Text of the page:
Flyfishing for Australian Murray Cod

Archive for March, 2014

Serpents & Swine’s

It’s not very often I head far from home to find water, but I’ve been always keen to fish the lower Macintyre river system. John Everett was also interested in venturing to the rich broad acre cotton farming region and hopefully find a few fish.

5am road trips and country roads can sometimes involve white knuckle driving, dodging crazy kangaroos that seemed determined to inflict damage on my Toyota.

Calling into the first property, we were rewarded with a yarn and also fishing access, oh and the obligatory mud map that farmers always tend to favour.

Spotting the river gums we knew that the water wasn’t too far away, but it wasn’t going to be easy as we weaved our way through the thick mimosa bush that choked the prime grazing land.

A little unsettling was the number of black snakes sunning themselves in the morning sun. We knew we’d better keep our wits about us on this trip.

The river twisted and turned down through heavily silted sand banks. Little cod eagerly darted out from thigh deep water, pinning them with our flies wasn’t easy.

Finally we floated to a descent hole, but still the fish persisted with playing hard to get.

A black rattling clouser raised interest with not many takers. It was very frustrating when a big cod had three goes at the fly, but no hook up.

As the sun settled, we watched several feral pigs slipping down for their daily drink.

We decided to walk back upstream, to find and collect the ute. Our plan was to figure how to reach the large pool by vehicle. Somehow we worked our way through the maze of gates and Mimosa bush, back to our chosen campsite. The decision was to fish the rest of the large hole at first light.

While darkness fell, pigs grazed on previously ploughed paddocks not far from the campsite. Next morning while having breakfast we watched as a steady flow of pigs travelled from a distant cultivation, leading them right past our campsite.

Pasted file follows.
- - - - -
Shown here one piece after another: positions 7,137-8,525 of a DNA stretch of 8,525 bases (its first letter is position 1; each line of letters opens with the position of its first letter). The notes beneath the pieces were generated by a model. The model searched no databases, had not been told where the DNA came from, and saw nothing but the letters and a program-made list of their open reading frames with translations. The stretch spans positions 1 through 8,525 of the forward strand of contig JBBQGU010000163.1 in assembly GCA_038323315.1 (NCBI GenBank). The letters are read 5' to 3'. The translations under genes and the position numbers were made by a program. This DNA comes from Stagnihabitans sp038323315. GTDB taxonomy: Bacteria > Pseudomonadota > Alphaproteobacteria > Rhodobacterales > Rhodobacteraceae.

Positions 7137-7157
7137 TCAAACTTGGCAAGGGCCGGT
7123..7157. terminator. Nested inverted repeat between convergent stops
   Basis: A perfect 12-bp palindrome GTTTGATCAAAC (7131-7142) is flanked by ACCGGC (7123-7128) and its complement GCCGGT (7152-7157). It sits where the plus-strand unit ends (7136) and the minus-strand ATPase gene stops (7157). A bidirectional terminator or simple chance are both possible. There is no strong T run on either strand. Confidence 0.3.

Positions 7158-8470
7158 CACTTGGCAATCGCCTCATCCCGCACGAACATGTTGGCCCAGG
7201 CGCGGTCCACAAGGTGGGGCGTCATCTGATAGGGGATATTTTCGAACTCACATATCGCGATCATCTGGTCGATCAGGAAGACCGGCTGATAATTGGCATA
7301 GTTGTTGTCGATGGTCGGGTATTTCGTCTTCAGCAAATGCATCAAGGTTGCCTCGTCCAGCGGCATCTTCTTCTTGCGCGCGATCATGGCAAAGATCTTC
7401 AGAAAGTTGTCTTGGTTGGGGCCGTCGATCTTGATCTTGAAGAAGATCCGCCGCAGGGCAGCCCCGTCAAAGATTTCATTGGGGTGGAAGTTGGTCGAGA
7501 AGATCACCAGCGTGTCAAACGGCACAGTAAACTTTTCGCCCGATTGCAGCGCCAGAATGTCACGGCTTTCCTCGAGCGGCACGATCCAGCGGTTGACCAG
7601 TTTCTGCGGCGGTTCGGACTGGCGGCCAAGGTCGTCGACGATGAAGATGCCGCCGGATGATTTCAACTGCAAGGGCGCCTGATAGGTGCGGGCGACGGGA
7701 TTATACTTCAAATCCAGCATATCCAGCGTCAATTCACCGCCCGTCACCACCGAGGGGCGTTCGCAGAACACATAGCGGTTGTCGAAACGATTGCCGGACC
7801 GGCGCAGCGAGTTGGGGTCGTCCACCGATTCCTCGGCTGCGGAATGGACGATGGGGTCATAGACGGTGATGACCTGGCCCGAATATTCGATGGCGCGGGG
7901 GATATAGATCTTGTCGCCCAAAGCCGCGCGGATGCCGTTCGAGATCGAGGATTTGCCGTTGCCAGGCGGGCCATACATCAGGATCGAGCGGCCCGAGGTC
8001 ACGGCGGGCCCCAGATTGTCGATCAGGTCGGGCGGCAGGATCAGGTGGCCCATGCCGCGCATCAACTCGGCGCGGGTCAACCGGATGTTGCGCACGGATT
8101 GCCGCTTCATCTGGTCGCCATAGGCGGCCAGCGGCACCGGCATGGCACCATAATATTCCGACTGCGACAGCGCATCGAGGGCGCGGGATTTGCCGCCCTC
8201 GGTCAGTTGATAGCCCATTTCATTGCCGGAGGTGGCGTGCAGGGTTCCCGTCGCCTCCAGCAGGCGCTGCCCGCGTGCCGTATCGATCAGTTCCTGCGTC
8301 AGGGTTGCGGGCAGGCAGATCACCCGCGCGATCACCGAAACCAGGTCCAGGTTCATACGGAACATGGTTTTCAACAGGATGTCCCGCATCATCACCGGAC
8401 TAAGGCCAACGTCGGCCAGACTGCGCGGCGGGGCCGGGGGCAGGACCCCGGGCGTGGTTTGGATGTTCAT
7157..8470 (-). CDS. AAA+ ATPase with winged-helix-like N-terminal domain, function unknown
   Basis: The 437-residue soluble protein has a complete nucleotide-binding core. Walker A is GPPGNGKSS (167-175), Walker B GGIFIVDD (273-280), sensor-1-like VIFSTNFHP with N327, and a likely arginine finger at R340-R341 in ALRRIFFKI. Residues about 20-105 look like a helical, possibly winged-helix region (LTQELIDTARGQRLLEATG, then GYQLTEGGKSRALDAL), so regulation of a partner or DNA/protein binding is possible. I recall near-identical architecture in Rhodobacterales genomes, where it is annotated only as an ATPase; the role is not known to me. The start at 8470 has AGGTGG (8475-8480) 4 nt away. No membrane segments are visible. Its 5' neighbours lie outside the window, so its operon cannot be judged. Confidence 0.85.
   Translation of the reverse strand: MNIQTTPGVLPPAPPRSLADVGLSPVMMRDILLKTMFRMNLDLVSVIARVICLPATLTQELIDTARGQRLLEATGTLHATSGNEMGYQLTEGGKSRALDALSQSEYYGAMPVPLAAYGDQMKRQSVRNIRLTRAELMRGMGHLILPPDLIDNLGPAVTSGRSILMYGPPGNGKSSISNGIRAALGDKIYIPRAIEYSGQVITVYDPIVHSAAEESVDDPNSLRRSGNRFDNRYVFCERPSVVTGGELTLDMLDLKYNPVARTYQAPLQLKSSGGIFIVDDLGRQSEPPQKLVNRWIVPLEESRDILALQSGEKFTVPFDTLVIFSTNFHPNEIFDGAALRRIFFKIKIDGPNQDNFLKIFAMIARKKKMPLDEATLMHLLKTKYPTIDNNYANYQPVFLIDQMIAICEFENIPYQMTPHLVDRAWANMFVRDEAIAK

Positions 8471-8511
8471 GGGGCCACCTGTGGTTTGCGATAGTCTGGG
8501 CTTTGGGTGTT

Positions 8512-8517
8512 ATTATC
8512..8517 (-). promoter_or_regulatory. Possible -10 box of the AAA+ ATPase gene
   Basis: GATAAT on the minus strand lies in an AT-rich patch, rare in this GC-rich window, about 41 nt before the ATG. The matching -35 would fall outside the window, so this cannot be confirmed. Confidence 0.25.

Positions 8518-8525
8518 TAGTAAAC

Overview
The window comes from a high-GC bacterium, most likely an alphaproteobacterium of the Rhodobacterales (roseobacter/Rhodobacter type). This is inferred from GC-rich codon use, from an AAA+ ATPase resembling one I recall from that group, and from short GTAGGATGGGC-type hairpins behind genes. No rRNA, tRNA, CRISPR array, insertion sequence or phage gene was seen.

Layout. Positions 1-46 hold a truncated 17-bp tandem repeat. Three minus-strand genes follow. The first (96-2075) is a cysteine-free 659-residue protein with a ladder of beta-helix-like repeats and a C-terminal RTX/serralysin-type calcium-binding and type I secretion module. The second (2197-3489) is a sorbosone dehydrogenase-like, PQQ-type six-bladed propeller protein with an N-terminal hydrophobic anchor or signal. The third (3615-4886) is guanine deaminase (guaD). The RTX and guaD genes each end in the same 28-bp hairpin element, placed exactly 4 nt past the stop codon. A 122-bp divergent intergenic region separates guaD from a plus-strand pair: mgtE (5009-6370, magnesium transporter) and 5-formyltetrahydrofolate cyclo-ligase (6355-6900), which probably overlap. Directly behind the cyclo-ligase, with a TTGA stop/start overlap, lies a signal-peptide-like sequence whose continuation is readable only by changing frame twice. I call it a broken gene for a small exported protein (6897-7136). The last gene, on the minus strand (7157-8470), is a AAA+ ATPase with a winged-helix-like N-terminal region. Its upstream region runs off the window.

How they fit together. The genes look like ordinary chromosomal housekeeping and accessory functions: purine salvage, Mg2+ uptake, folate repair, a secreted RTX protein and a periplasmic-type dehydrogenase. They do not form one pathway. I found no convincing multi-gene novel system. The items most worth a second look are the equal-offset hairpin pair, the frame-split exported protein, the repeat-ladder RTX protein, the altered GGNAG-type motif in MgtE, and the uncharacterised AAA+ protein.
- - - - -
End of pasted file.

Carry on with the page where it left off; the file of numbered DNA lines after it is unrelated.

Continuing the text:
Even though we worked some really prominent snag structures, the morning session remained very quiet. We decided it was time to pack the Hilux, head down the road and find the next property.

At the next farm they gave us the rock star treatment, happily showing us around and pointing out the better water. Even though the water was quite shallow, the hole looked similar to the New England water we fish regularly. Bottle brush and overhanging trees formed structures for Murray cod, which is the water we like to fish.

The cod seemed a lot more willing to strike on rattling flies. Pigs and snakes were ever present as we finned quietly upstream using our Floatboats, but we were here to fish, not hunt!

Although we struggled to encourage the bigger fish on our trip, I was assured the water held good quality fish. When the colder months arrive, I think I’ll return to the warmer Goondiwindi water with both flyrod and rifle.                   Nick

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Charming Success

How can you improve on an awesome late evening fishing session? A day when the fish really fired up and a stack of cod where landed on the fly.

Storm clouds rolled in and rain could spell disaster for the remaining few hours.

Clipping off the black fatboy fly it was time for floating flylines and topwater bugs.

To see some of the surface highlights check out the latest head cam clip, featuring an 86cm beast. According to the Fisheries handbook it would have weighed in at 13.5kgs.                   Nick


Surface Failings